Question: My friend has children. I don't. Whenever I mention having done something that costs even a medium amount of money, like splurging on a piece of jewelry, her martyr complex comes out: "You're so lucky you get to do things like that!"

Maybe I'm projecting, but this dialogue really irritates me (it happens with other mommy friends, too). Do you think these comments are intended as digs, or are they innocent insights into how moms of small kids actually feel? Do they think I would rather have disposable income than a family?

Answer: No doubt some people take the "Must be nice having (something I don't)" tone of snarktastic self-validation - but what you describe sounds more like reflexive fatigue from people who rarely sleep.

Try replacing the kids/no kids topic with one that isn't your hot button - imagine working two jobs to cover your student loans, say, when your friend says, "We're spending Christmas in St. Bart's." You just might blurt, "You're so lucky you get to do things like that!"

It wouldn't be your proudest moment, but your lament also would be more insight-into-true-feelings than dig, right?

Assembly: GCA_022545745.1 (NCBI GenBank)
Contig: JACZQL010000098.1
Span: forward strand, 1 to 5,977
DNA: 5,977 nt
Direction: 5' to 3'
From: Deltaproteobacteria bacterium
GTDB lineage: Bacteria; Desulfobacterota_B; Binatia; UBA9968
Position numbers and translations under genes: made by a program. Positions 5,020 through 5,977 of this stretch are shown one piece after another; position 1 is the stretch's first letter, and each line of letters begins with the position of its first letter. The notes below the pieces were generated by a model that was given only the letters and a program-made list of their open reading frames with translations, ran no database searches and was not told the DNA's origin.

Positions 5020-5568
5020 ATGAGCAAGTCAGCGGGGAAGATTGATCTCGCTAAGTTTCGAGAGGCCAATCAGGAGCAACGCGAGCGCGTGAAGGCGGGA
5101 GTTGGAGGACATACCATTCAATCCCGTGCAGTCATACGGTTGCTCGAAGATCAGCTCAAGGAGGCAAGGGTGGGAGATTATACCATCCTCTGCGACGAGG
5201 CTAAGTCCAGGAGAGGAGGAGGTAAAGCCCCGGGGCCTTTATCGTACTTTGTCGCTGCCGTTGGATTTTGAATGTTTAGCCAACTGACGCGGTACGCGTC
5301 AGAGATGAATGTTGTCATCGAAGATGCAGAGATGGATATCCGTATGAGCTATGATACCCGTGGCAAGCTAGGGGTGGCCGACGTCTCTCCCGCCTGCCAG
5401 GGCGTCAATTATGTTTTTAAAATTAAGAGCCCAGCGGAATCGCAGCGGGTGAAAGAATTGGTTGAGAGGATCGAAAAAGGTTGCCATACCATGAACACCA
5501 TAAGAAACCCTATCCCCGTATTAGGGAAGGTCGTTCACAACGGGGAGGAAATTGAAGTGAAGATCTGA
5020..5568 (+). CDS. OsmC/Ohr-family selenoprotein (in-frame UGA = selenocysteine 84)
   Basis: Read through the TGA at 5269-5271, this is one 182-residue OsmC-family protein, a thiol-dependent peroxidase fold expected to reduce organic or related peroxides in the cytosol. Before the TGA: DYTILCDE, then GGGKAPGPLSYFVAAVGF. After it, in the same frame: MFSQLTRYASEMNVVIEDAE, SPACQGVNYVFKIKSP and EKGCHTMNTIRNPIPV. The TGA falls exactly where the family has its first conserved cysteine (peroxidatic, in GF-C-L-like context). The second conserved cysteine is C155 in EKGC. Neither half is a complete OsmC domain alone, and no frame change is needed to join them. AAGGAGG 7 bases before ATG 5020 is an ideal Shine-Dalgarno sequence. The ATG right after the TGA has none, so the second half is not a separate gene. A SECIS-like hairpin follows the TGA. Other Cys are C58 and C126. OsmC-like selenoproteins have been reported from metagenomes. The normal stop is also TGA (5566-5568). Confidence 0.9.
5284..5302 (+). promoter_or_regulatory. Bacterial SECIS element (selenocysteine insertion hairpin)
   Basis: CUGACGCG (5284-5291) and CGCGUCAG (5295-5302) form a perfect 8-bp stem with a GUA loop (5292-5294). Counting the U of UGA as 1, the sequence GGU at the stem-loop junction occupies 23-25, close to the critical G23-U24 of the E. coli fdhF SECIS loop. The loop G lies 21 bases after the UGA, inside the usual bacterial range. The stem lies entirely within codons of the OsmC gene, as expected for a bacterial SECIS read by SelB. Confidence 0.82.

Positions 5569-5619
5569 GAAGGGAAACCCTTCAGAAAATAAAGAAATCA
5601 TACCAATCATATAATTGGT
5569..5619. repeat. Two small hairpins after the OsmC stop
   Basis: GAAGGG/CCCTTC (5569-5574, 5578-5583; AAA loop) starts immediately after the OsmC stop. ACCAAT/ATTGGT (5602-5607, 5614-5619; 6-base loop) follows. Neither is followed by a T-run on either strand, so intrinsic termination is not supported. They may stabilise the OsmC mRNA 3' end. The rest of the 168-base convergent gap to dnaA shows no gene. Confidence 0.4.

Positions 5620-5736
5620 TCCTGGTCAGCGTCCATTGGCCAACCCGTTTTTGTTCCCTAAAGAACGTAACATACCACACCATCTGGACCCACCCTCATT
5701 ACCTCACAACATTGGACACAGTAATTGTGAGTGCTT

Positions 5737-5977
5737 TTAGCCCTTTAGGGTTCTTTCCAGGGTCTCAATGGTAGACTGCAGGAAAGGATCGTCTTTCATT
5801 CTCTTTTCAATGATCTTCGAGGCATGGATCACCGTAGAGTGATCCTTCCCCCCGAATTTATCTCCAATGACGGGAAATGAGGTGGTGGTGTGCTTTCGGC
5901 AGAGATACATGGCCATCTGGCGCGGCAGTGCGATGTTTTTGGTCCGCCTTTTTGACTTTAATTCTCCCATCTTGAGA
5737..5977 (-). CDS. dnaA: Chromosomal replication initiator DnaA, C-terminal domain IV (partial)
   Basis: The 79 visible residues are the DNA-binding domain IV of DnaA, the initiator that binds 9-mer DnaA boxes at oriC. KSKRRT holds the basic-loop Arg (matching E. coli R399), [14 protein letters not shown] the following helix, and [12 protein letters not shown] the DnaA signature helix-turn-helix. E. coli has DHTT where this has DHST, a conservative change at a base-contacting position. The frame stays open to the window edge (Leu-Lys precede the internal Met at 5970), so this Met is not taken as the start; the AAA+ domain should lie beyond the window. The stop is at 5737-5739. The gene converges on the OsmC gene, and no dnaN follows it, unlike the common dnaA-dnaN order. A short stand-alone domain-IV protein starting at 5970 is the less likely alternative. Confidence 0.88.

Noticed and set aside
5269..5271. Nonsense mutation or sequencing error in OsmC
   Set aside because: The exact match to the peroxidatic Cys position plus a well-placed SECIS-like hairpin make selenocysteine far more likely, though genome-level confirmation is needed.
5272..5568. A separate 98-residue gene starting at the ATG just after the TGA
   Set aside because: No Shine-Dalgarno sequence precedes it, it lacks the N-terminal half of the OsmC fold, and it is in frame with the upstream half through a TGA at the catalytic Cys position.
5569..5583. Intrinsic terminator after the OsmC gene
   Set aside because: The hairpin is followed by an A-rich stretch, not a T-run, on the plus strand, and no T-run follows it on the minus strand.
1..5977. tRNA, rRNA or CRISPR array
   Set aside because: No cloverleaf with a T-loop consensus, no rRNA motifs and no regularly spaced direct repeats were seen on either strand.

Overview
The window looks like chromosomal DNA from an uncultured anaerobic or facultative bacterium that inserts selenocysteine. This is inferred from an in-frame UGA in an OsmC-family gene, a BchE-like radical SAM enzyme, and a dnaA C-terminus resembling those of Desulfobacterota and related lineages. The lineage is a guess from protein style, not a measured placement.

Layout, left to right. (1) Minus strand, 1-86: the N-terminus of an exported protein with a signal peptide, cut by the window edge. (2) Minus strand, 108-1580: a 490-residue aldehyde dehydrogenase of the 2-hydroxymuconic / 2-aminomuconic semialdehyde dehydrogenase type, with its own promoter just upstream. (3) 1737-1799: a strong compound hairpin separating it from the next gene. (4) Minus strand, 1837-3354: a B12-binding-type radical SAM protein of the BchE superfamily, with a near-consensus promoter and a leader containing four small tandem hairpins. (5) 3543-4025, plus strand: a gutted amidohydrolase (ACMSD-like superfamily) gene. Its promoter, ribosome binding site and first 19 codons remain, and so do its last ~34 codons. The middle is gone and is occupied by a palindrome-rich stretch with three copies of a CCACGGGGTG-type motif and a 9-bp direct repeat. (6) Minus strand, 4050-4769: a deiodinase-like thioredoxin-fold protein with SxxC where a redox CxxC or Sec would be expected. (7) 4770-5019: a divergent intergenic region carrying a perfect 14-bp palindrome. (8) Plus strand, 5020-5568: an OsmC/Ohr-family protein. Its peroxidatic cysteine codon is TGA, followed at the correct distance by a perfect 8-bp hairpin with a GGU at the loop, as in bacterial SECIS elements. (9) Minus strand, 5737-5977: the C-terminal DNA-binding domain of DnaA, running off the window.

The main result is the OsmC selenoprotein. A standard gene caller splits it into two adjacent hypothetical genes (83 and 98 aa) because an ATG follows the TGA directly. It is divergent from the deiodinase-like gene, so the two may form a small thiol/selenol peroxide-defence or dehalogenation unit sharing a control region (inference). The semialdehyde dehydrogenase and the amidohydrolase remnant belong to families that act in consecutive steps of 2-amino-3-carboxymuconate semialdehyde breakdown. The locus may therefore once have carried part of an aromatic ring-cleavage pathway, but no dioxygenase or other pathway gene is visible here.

So respond to your mom friends accordingly. Cliches are your friend in (only) these instances - "Grass is always greener, eh?" - as is life-affirmation: "Thanks, I do feel lucky."

By the way - some people do choose disposable income over kids. No shame there.

Q: What do you say to somebody who has several "I will never ----" things, is openly snarky and condescending to those who do those things ... and then later does those same things? Then gets angry when questioned about the change of heart, and says they never thought that, or if they did they weren't that mean about it? And is your parent?

I know it will never change. Is there any way other than, "Yeah, OK, whatever," to respond to either end of the cycle?

A: You can relish each comeuppance, inside.

You can also greet the cycle's beginning with a mild "Perhaps you shouldn't box yourself in," and end with "----." You'll both know what goes there, so no need to keep score out loud.

Q: I stay at home with our 1-year-old twins. When they sleep, I work on an online class for my master's degree. When they're awake, well, they need supervision.

It's a nice enough life for me, but I also kind of sympathize with far-off friends and family who want to know what I'm doing besides watching the babies ... not much. When I do get down time, I just want to take a nap! How can I be less boring? Any magic perspective?

Answer: Zzz.

Sorry. My "magic perspective" suggests you strike "be entertaining" from your to-do list.

This is not to be mistaken for license to bore, obviously; unless you have a talent for mining humor out of tedious things, monologuing about babies is cruel and unusual punishment of those whose only crime was to care about you. But you can respond to people's polite queries with, "What can I say - I watch babies, study, and sleep."